Leading CTOs explain the biggest challenges -- and your opportunities -- that government agencies face today.
According to the 2011 Northern Virginia Technology Council-Washington Technology CTO Innovation Award winners, the biggest challenges facing government right now are:
• Money. Although the government will still spend tens of billions of dollars on IT solutions and services this year, they are facing a more austere financial future. “Our customers are fixated on the dollars right now because change downward in budget is always hard, even if in percentage terms, it’s a fairly modest change,” said Neil Siegel, vice president and chief engineer of Northrop Grumman’s Technical and Engineering Group. To overcome this challenge, he and his team will “re-engineer the customer’s business processes to be better, and better in the sense of moving them to a new price-performance plateau that gives them more capability for materially less money,” said Siegel, noting that the strategy worked extremely well for him when the Defense Department experienced budget cuts in the aftermath of the Cold War.
• Transformation. Government not only needs streamlined, cost-efficient processes but it is constantly in need of new and better ways of accomplishing the mission. Tim Hoechst, co-founder and CTO of Agilex, said that being able to leverage the government’s full sets of data through advanced analytical techniques will be a game changer in terms of improving the value of government services, ferreting out fraud and reducing costs. Another technology strategy that Hoechst will employ is to address the transformation challenge in the “compute cloud,” which spreads the various application needs of a major solution across a cloud of computing resources. “The idea is that instead of buying high-end, specialized, expensive pieces of hardware, I can instead buy lots of little commodity machines and have them cooperate to solve hard problems,” he said.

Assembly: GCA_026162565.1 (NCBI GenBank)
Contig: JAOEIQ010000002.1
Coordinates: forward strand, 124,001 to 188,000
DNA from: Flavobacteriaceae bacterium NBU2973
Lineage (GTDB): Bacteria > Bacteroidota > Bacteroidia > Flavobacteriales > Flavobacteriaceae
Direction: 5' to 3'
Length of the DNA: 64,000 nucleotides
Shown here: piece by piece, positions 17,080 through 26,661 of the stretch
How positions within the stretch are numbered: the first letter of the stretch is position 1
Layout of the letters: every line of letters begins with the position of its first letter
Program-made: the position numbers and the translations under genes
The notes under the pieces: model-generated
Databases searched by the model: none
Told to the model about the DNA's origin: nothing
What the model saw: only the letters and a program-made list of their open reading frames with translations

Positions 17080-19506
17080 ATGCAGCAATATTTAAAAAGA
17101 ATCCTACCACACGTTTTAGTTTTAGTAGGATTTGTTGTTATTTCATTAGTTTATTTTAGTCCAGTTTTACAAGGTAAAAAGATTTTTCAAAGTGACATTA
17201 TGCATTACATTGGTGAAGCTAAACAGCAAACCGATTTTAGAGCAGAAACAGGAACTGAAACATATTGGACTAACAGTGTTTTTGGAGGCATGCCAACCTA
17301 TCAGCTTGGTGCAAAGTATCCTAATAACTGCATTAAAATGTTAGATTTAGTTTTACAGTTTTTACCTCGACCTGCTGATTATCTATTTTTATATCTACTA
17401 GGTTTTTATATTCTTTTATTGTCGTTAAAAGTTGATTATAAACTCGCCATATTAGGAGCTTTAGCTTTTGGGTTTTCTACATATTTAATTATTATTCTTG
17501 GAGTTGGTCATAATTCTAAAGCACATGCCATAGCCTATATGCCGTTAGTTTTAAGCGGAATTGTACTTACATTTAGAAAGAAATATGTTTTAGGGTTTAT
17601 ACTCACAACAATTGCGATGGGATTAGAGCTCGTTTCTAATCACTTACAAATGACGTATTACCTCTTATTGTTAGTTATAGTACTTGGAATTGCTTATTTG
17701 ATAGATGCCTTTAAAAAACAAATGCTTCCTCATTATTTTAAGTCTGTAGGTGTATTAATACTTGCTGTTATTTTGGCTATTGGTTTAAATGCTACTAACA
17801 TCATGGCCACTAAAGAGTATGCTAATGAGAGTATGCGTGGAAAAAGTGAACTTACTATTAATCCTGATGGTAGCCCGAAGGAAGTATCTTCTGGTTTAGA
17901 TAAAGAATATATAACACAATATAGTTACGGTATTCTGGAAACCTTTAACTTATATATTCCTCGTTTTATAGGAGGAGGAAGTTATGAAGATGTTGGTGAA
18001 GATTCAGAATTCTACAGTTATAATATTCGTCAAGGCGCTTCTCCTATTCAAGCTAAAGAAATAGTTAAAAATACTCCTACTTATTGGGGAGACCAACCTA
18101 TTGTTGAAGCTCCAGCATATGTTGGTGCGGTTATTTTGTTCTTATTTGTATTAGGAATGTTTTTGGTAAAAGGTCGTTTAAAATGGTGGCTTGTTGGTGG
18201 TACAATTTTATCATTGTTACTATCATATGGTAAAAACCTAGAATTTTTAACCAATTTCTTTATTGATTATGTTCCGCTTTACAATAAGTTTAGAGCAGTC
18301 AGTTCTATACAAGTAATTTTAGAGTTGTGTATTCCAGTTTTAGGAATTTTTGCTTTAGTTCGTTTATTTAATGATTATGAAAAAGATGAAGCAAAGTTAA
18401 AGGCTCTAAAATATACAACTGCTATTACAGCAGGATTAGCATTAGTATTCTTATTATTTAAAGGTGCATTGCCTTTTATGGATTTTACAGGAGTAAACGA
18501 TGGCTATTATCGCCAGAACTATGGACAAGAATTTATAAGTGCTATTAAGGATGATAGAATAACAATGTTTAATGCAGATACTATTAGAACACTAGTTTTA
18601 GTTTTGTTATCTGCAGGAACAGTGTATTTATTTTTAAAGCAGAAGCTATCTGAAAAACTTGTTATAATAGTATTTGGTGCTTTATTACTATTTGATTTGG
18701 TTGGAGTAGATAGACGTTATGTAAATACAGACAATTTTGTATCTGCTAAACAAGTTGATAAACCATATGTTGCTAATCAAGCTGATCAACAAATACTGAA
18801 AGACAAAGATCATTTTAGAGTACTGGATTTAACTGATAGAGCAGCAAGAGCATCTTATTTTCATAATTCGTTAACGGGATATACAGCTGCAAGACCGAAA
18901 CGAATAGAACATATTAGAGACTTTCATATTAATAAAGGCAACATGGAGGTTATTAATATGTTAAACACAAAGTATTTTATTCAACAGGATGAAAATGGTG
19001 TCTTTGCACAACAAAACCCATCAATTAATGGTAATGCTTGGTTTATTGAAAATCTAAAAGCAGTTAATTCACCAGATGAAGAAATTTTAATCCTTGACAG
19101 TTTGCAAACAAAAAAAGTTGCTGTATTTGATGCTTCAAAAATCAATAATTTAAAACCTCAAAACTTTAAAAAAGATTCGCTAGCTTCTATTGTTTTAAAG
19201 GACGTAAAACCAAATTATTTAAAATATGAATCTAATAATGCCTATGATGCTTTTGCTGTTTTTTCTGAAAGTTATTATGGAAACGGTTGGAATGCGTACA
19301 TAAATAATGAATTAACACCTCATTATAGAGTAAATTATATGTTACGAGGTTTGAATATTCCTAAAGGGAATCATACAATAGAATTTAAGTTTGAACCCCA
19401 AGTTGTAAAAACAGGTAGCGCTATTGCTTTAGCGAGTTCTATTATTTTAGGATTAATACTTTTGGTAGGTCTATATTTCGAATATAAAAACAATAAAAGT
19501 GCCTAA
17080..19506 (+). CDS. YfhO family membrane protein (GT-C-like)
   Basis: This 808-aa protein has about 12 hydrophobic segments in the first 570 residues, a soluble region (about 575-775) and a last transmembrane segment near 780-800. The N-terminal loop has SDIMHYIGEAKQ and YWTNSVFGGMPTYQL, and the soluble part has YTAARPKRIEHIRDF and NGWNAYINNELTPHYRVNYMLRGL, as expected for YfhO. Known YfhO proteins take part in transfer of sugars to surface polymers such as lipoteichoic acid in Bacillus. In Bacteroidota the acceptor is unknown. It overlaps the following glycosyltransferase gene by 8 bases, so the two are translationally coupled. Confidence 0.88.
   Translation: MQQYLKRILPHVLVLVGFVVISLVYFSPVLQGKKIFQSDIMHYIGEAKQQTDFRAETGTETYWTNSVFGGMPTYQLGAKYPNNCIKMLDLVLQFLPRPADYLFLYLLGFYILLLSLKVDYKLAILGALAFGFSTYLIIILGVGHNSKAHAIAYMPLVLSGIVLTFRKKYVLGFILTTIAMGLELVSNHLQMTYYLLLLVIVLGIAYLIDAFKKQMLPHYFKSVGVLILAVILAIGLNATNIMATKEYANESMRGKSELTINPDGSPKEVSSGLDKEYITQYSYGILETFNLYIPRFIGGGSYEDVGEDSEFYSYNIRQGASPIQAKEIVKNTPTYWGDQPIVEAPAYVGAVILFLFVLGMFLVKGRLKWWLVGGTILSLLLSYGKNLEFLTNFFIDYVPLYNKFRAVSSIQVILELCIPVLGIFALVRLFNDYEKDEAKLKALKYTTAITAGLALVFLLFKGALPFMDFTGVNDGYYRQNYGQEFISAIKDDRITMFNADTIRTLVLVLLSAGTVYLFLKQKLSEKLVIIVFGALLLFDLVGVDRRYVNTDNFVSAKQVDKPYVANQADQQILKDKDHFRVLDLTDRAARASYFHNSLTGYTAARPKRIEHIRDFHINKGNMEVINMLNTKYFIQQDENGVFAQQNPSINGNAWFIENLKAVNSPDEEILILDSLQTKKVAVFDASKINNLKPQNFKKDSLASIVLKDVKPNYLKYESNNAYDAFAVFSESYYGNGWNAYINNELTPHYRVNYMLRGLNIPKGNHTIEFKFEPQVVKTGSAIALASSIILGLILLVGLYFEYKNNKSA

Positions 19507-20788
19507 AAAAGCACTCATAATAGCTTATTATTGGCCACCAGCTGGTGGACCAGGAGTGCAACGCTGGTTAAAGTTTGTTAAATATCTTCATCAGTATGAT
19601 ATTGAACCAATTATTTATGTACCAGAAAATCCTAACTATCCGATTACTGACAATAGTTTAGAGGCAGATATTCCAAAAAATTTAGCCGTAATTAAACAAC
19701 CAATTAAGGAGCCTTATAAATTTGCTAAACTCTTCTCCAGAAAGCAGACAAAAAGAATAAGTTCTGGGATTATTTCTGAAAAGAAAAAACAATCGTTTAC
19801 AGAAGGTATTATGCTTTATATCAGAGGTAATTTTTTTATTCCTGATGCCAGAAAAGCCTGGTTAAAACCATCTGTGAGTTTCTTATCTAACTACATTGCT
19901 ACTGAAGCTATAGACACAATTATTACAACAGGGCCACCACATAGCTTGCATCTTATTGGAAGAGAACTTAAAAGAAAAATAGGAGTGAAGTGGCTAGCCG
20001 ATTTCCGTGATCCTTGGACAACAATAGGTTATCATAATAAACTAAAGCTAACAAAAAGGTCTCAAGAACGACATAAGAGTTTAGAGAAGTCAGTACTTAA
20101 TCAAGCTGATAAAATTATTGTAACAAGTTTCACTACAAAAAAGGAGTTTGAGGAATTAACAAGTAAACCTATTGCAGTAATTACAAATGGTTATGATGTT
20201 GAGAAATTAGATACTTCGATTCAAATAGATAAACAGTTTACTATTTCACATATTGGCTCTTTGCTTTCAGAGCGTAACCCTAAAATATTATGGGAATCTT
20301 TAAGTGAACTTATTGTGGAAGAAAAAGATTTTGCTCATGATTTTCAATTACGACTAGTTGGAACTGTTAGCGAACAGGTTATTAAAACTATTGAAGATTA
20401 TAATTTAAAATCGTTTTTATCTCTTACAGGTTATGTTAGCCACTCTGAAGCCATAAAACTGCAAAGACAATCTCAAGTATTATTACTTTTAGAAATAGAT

• Oceans of data. H. Gilbert Miller, corporate vice president and CTO of Noblis, says there exists a growing need for high-performance computing resources to help organizations accomplish the complex analytics and modeling and simulation needed to successfully address what is often called the “oceans of data” problem. High-performance computing, whether using a supercomputer or clusters of computers that maximize processing power, can enable organizations to bring together disparate data that appears to have very little relationship and create actionable information. Areas especially ripe for this type of computing are national security, health care, climatology, aviation, finance and benefits and network resilience and security.
• Cyber vulnerability. The cyber threat to government networks and resources is much more profound than most people think, and “the commercial response to it has been, quite frankly, anemic,” said Neil Siegel, vice president and chief engineer for Northrop Grumman’s Technical and Engineering Group. As such, his company is focused heavily on developing government-specific cybersecurity solutions. “The government, and especially the military, has lots of special problems in this area,” he said. “And agency executives are really waking up to the depth and breadth of the cyber problem and they are going to want to see much more powerful answers than the market has provided to this point.”
• Going mobile. Hoechst notes that only a year ago, companies like his still had to convince agencies to take advantage of the growing availability of mobile devices. No longer. “They are now moving ahead adopting what is a fundamentally different technology at the fastest rate I’ve ever seen in government,” he said. However, challenges abound, not the least of which is the heterogeneous nature of the various mobile platforms and issues surrounding systems management, security and policy. “These are going to be important, interesting dimensions of the dialogue, but make no mistake: The dialogue is going to happen,” he said.
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